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J Clin Invest. 2005 Apr;115(4):996-1005.

Systemic lupus erythematosus serum IgG increases CREM binding to the IL-2 promoter and suppresses IL-2 production through CaMKIV.

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Department of Cellular Injury, Walter Reed Army Institute of Research, Silver Spring, Maryland 20910, USA.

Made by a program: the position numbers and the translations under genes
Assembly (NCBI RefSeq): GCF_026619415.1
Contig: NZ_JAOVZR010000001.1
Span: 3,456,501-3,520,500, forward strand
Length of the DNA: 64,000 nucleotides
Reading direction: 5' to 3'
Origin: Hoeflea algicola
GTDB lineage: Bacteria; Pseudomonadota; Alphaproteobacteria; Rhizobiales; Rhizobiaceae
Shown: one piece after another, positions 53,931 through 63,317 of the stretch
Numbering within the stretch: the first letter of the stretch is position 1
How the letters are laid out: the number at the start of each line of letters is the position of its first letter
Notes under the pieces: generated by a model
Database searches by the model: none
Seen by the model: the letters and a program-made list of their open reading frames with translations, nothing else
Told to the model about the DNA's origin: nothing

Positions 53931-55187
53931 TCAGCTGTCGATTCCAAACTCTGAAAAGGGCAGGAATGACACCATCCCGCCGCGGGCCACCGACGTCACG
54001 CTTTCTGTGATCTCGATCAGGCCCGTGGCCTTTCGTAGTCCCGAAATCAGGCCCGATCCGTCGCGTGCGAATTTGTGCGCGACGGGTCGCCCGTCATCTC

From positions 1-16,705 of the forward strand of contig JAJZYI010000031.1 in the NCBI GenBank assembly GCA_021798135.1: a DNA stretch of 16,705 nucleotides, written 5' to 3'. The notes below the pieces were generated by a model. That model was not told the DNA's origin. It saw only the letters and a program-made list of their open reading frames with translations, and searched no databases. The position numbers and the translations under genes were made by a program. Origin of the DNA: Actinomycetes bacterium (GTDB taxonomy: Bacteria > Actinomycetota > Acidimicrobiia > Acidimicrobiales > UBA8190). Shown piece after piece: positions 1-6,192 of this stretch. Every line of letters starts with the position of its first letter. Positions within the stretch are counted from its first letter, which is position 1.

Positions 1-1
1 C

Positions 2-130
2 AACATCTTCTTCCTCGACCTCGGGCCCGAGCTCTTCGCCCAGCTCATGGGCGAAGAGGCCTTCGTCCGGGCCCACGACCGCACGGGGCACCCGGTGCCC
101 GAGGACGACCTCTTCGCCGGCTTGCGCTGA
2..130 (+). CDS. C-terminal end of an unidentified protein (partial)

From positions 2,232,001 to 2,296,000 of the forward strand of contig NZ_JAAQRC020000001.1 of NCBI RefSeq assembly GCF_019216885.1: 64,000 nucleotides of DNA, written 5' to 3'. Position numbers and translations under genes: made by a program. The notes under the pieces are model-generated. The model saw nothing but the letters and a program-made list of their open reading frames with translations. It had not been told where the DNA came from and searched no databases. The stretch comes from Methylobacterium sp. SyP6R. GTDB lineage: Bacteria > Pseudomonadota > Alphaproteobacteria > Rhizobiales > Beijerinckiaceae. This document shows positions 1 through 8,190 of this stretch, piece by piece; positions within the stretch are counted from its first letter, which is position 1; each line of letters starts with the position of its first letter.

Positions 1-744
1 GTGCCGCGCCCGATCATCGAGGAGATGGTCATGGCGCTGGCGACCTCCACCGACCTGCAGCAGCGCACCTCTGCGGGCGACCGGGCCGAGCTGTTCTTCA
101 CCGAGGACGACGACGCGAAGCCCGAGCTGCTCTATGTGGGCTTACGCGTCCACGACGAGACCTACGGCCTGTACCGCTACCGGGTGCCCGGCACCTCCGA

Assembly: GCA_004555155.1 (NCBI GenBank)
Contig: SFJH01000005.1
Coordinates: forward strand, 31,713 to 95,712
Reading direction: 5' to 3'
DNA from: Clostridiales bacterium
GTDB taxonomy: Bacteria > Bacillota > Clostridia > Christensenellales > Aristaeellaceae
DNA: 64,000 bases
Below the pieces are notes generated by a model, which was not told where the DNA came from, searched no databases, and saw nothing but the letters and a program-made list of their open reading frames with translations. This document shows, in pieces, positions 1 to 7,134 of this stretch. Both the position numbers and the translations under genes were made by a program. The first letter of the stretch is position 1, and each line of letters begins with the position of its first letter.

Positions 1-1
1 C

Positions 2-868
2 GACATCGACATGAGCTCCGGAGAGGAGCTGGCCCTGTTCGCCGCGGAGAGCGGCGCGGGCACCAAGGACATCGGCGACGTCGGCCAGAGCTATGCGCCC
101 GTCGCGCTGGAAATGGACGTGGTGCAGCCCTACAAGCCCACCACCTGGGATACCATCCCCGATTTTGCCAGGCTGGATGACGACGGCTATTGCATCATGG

Systemic lupus erythematosus (SLE) T cells express high levels of cAMP response element modulator (CREM) that binds to the IL-2 promoter and represses the transcription of the IL-2 gene. This study was designed to identify pathways that lead to increased binding of CREM to the IL-2 promoter in SLE T cells. Ca(2+)/calmodulin-dependent kinase IV (CaMKIV) was found to be increased in the nucleus of SLE T cells and to be involved in the overexpression of CREM and its binding to the IL-2 promoter. Treatment of normal T cells with SLE serum resulted in increased expression of CREM protein, increased binding of CREM to the IL-2 promoter, and decreased IL-2 promoter activity and IL-2 production. This process was abolished when a dominant inactive form of CaMKIV was expressed in normal T cells. The effect of SLE serum resided within the IgG fraction and was specifically attributed to anti-TCR/CD3 autoantibodies. This study identifies CaMKIV as being responsible for the increased expression of CREM and the decreased production of IL-2 in SLE T cells and demonstrates that anti-TCR/CD3 antibodies present in SLE sera can account for the increased expression of CREM and the suppression of IL-2 production.

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